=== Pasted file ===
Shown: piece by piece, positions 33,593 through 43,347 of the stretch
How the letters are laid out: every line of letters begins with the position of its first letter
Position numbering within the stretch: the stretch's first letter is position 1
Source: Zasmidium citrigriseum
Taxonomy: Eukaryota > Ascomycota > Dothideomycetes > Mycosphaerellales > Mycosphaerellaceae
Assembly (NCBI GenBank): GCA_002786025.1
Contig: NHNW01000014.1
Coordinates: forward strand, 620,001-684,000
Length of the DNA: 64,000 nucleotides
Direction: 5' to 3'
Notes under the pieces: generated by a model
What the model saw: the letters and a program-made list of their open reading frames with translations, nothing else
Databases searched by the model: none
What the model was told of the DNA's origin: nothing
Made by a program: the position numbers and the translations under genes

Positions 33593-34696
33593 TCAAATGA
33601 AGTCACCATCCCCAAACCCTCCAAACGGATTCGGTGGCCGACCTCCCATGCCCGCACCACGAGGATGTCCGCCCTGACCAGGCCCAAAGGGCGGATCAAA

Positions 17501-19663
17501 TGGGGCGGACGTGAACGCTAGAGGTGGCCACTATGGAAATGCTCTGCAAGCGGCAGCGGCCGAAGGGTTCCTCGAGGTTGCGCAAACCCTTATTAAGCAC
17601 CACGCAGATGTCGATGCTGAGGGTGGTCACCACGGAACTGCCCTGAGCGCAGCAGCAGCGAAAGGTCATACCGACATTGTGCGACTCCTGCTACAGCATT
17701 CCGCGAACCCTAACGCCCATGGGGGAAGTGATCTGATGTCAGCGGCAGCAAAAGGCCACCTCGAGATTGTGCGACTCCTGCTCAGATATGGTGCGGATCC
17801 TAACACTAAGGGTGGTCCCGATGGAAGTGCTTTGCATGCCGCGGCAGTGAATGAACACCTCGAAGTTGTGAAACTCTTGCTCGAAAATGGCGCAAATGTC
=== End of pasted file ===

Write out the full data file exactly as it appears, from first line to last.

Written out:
Shown: piece by piece, positions 33,593 through 43,347 of the stretch
How the letters are laid out: every line of letters begins with the position of its first letter
Position numbering within the stretch: the stretch's first letter is position 1
Source: Zasmidium citrigriseum
Taxonomy: Eukaryota > Ascomycota > Dothideomycetes > Mycosphaerellales > Mycosphaerellaceae
Assembly (NCBI GenBank): GCA_002786025.1
Contig: NHNW01000014.1
Coordinates: forward strand, 620,001-684,000
Length of the DNA: 64,000 nucleotides
Direction: 5' to 3'
Notes under the pieces: generated by a model
What the model saw: the letters and a program-made list of their open reading frames with translations, nothing else
Databases searched by the model: none
What the model was told of the DNA's origin: nothing
Made by a program: the position numbers and the translations under genes

Positions 33593-34696
33593 TCAAATGA
33601 AGTCACCATCCCCAAACCCTCCAAACGGATTCGGTGGCCGACCTCCCATGCCCGCACCACGAGGATGTCCGCCCTGACCAGGCCCAAAGGGCGGATCAAA

Positions 17501-19663
17501 TGGGGCGGACGTGAACGCTAGAGGTGGCCACTATGGAAATGCTCTGCAAGCGGCAGCGGCCGAAGGGTTCCTCGAGGTTGCGCAAACCCTTATTAAGCAC
17601 CACGCAGATGTCGATGCTGAGGGTGGTCACCACGGAACTGCCCTGAGCGCAGCAGCAGCGAAAGGTCATACCGACATTGTGCGACTCCTGCTACAGCATT
17701 CCGCGAACCCTAACGCCCATGGGGGAAGTGATCTGATGTCAGCGGCAGCAAAAGGCCACCTCGAGATTGTGCGACTCCTGCTCAGATATGGTGCGGATCC
17801 TAACACTAAGGGTGGTCCCGATGGAAGTGCTTTGCATGCCGCGGCAGTGAATGAACACCTCGAAGTTGTGAAACTCTTGCTCGAAAATGGCGCAAATGTC